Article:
- Embrace the 36 Hour Rule: I’ve literally been to dozens of weekend meetings in my life, and I’ve never seen a well-attended one that lasted less than 36 hours. As a group starts cutting back the amount of time designated to business to lure more attendees, the relative opportunity cost for attending actually goes up — people who might drive 10 hours round-trip for a full-weekend event simply aren’t going to commit that same travel time for a mere 6-or-less hours of business. When you spend more time traveling to a meeting than you do actually meeting, attendance drops. This was the exact same situation UNCASG faced before the Pickle Princess and I ran for office, and one shared by many other groups. You fix it by offering more for the attendees instead of less: some business and a social event on Friday night to encourage on-time arrival, substantive business all day on Saturday, a party of some kind on Saturday night as a reward, and some closing minor business over breakfast Sunday morning to discourage early departures. Attendance will always be lighter on Friday and Sunday, but having those days as the ones dedicated to travel gives you a greater volume of people present on Saturday; those same people then interact with the others, building friendships, and creating a reinforced incentive for people to participate and show up to future meetings.
- Lead from the front: Back during the Spring’s ABA-LSD 4th Circuit meeting when I served as a proxy for our SBA President, I “ran” for Circuit Governor in protest since no one had filed for the position; two other candidates were nominated from the floor and talked about how much they wanted the job, and my commentary was along the lines of “If you cared so much you’d have filled out the paperwork on time. Wtf is wrong with this Circuit?” I think the eventual winner (Mallory Duley-Willink of Charlotte Law) has been leery of me ever since, but at least as far as this Charleston meeting goes she was the only one to actually do her job throughout. By the time we hit that 2:00pm-ish mark — with 3 hours of material left to go on the agenda — both the 5th Circuit and 6th Circuit Governors had bailed to head home That sets a horribly bad example for the other delegates, who will rise or fall to the standards set by the leadership. If the people reaping the networking and financial benefits of these jobs aren’t sticking around, the “little people” will follow suit. The group leader should be the first to arrive, the last to leave, and should be putting more effort into the group than anyone else.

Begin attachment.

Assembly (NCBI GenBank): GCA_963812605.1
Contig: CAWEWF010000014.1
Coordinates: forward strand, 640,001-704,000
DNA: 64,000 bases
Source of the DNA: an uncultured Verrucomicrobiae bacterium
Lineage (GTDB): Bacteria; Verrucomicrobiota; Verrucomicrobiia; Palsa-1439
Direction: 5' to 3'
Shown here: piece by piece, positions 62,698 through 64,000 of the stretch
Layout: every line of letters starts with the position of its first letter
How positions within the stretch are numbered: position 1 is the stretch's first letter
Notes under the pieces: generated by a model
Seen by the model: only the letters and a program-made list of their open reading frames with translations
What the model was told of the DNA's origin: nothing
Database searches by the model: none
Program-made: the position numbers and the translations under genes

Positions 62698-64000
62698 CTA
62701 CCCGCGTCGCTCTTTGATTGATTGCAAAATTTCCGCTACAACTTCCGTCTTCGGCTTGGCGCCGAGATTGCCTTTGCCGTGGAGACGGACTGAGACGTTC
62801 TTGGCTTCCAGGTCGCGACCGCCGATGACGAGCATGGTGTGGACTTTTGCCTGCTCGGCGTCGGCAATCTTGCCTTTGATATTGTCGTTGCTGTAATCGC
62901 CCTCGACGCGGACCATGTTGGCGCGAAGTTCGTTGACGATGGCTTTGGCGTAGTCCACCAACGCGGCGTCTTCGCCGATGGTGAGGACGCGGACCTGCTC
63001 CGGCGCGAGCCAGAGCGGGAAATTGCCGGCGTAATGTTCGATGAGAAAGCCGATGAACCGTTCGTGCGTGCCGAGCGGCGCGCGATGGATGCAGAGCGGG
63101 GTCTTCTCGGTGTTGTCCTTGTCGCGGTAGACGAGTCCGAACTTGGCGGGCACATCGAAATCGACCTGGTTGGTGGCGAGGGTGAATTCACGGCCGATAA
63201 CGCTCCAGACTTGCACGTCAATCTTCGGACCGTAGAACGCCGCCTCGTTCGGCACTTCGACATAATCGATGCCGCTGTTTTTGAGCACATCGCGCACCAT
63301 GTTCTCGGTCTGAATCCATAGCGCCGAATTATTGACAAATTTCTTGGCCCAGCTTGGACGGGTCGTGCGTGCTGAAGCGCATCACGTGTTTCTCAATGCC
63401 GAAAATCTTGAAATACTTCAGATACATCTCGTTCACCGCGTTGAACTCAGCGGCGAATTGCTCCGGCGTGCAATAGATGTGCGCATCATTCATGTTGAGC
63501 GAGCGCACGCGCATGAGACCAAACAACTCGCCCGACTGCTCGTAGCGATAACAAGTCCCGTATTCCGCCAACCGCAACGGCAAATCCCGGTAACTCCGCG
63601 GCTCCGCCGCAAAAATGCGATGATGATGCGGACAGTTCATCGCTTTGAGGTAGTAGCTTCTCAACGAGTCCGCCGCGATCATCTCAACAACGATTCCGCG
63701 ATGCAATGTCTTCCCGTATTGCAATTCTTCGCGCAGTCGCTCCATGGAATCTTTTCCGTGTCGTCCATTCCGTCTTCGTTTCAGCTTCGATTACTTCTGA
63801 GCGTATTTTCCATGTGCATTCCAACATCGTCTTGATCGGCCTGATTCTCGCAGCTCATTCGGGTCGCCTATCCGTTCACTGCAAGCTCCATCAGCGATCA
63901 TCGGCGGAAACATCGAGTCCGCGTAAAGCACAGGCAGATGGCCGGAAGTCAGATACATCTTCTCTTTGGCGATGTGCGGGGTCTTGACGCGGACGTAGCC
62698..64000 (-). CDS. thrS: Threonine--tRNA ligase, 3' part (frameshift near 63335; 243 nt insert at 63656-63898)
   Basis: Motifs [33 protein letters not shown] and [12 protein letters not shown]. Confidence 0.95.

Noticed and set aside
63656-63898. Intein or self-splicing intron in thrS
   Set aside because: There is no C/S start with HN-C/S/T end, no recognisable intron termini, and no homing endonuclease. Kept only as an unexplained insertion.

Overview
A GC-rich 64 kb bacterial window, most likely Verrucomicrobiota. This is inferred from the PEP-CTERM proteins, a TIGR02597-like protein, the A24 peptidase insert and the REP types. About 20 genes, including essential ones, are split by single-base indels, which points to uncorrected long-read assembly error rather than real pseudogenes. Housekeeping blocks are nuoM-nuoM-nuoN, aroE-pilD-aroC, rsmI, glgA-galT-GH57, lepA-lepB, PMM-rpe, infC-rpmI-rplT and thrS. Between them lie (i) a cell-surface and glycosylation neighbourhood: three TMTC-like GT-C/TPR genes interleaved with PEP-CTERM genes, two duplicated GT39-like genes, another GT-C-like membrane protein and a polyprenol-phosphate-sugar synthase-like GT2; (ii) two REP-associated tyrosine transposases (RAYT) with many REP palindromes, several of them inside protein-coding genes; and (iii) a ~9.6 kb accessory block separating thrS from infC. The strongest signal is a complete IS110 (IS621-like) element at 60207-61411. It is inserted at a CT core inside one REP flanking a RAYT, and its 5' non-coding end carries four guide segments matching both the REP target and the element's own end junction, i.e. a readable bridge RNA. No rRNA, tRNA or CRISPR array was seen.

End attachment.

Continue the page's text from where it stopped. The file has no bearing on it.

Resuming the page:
- Live the mission: I don’t actually know if the ABA-LSD has a mission separate and distinct from the greater ABA, but whatever it is or would be the leadership should reflect some passion in trying to carry it out! All the communications I’d gotten for the meeting were the slick automated emails sent through whatever program the ABA folks use, with no real information in them beyond the same form email listing the date/time/location. When we got there, the officer reports were lukewarm. The new Representative to the ABA Board of Governors had no idea what I was talking about when I asked a question about an initiative discussed by his predecessor; then he offered a lengthy politician’s explanation instead of simply saying “I don’t know anything about it but I’ll find out.” Then just before the remaining leadership announced the meeting would be cut 2 hours short, they asked for suggestions on how to improve the meetings… with not a single recommendation being written down by anyone An organization’s leadership serves as its biggest cheerleaders; their principal role is being physical embodiments of the group’s ideals. If you can’t live the mission, you should probably go lead something else.
I doubt any of the ABA’s decision-makers will read this (much less take it seriously) but that’s my $.02 on how to improve ABA-LSD participation, at least in this part of the country. People respond to expectations, regardless of where they’re set — so set them higher
Have a good night y’all!
From the law:/dev/null 2011 ABA-LSD “Super Circuit” Meeting-related archives:
Posted by T. Greg Doucette on Oct 15, 2011 in The 3L Life
…South Carolina’s barbecue was about what I expected: average and forgettable.
Sorry y’all, North Carolina ‘cue still reigns